Portal:Trains/Selected article/Week 18, 2006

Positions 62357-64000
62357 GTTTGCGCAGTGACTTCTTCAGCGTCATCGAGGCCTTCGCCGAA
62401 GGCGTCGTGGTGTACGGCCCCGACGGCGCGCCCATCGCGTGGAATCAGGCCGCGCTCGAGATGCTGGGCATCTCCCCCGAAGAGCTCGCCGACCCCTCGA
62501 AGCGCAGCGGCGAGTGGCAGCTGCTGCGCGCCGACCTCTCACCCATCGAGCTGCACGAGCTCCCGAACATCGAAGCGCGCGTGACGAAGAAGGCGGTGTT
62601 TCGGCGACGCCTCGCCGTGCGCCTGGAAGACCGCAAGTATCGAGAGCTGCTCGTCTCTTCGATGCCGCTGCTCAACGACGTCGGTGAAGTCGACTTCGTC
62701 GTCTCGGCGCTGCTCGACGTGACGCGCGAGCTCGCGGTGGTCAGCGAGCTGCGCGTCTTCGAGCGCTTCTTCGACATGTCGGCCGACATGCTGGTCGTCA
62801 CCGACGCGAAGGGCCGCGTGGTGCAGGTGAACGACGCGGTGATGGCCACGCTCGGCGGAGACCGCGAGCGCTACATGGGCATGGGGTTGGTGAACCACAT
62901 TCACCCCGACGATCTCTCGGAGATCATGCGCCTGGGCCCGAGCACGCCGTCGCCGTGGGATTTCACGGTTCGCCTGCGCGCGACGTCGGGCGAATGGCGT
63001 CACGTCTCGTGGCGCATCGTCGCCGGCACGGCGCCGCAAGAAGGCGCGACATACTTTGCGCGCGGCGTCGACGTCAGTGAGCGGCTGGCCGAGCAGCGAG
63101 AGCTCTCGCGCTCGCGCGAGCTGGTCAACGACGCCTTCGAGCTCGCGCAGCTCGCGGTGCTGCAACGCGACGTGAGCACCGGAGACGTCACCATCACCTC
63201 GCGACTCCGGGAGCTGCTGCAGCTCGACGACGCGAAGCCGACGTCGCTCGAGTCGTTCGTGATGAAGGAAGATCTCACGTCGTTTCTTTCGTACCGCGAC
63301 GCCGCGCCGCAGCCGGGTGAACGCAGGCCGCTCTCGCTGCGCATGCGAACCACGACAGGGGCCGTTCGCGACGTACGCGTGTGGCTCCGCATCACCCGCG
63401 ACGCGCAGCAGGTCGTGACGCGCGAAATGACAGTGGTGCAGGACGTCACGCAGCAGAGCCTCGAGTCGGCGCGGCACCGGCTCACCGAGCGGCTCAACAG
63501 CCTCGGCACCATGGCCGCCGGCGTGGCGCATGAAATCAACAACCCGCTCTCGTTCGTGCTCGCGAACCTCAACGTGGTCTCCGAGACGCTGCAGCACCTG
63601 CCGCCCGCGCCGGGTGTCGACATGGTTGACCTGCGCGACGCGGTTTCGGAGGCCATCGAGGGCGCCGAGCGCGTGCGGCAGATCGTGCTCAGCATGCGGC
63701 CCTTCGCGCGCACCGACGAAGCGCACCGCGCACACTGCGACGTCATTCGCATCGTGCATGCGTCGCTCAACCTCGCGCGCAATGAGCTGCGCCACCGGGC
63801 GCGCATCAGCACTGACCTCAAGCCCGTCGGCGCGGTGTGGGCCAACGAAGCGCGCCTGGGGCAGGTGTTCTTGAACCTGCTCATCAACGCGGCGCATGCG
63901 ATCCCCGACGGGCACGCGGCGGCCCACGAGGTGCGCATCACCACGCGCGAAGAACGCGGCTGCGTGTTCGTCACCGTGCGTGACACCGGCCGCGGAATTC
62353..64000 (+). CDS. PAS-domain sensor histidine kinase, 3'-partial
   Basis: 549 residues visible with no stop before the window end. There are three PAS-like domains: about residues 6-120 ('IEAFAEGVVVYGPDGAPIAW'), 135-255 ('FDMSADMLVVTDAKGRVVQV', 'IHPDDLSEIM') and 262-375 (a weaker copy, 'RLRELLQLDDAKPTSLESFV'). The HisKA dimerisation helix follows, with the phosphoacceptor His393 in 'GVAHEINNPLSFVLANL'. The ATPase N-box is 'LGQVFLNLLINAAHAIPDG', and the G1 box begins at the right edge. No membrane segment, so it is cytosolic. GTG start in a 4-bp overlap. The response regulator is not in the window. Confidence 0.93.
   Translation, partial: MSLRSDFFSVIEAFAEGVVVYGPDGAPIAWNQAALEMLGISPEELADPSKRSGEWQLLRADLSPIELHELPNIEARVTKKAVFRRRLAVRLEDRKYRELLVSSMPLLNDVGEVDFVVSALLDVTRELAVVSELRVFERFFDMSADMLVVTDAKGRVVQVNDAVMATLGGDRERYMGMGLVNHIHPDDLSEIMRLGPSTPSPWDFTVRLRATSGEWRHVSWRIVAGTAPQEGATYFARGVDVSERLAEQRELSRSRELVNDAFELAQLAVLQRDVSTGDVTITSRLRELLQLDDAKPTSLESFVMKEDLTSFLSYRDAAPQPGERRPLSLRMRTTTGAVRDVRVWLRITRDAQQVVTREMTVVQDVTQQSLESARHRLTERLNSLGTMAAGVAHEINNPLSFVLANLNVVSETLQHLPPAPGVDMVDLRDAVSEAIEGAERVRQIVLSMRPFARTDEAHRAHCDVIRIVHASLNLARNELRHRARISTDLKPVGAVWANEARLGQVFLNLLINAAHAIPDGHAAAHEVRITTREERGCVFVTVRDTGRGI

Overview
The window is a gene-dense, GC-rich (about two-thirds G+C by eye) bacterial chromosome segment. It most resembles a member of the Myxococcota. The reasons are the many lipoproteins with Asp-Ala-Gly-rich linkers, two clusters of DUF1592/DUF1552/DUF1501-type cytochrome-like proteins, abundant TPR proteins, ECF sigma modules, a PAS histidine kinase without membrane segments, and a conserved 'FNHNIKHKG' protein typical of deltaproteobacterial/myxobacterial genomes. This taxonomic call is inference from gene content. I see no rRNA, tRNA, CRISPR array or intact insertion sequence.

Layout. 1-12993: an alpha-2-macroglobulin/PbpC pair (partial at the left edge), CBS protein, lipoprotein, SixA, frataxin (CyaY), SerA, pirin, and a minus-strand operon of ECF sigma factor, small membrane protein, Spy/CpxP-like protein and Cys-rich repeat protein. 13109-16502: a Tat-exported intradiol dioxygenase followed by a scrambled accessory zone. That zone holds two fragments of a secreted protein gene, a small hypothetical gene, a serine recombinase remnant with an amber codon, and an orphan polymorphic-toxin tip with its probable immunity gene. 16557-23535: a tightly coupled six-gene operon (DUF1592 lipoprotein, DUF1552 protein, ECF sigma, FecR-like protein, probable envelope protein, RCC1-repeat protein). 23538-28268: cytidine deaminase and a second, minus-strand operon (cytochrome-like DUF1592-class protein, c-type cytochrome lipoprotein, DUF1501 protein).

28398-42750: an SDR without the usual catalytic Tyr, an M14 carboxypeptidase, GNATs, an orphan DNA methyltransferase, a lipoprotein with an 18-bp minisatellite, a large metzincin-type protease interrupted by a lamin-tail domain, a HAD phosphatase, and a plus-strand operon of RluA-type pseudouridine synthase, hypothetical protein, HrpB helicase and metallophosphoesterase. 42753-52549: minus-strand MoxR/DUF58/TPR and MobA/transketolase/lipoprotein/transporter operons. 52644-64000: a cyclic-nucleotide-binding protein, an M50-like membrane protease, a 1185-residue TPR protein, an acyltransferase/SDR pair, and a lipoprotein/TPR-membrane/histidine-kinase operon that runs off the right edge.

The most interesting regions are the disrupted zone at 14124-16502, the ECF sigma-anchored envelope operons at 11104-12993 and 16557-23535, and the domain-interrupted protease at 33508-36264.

The Chepstow Bridge, sometimes called the "Great Tubular Bridge", was a railway bridge built in 1852 by Isambard Kingdom Brunel to cross the River Wye (which forms part of the border between England and Wales) at Chepstow. It was a unique and elegant engineering achievement, and economic in its use of materials. It would also prove to be the design prototype for the great bridge at Saltash. For the Chepstow Bridge, Brunel had to take the two tracks of the South Wales Railway across the river Wye. The Admiralty had insisted on a 300-foot (91 m) clear span over the river, with the bridge a minimum of 50 feet (15¼ m) above high tide. The span would have to be self supporting, since although the Gloucestershire side of the river consists of a limestone cliff, the Monmouthshire side is low-lying sedimentary deposit subject to regular flooding. Thus on that side, there was nowhere for an abutment capable of either resisting the outward push of an arch bridge, or the inward pull of a conventional suspension bridge. In any case, neither could be used; an arch bridge would not have met the height and width restrictions imposed by the Admiralty, and suspension bridges were notoriously unfit for carrying railway trains. The concentrated weight caused the chains to deflect, allowing the bridge-deck to ride dangerously up and down. A self-supporting truss bridge was the only option.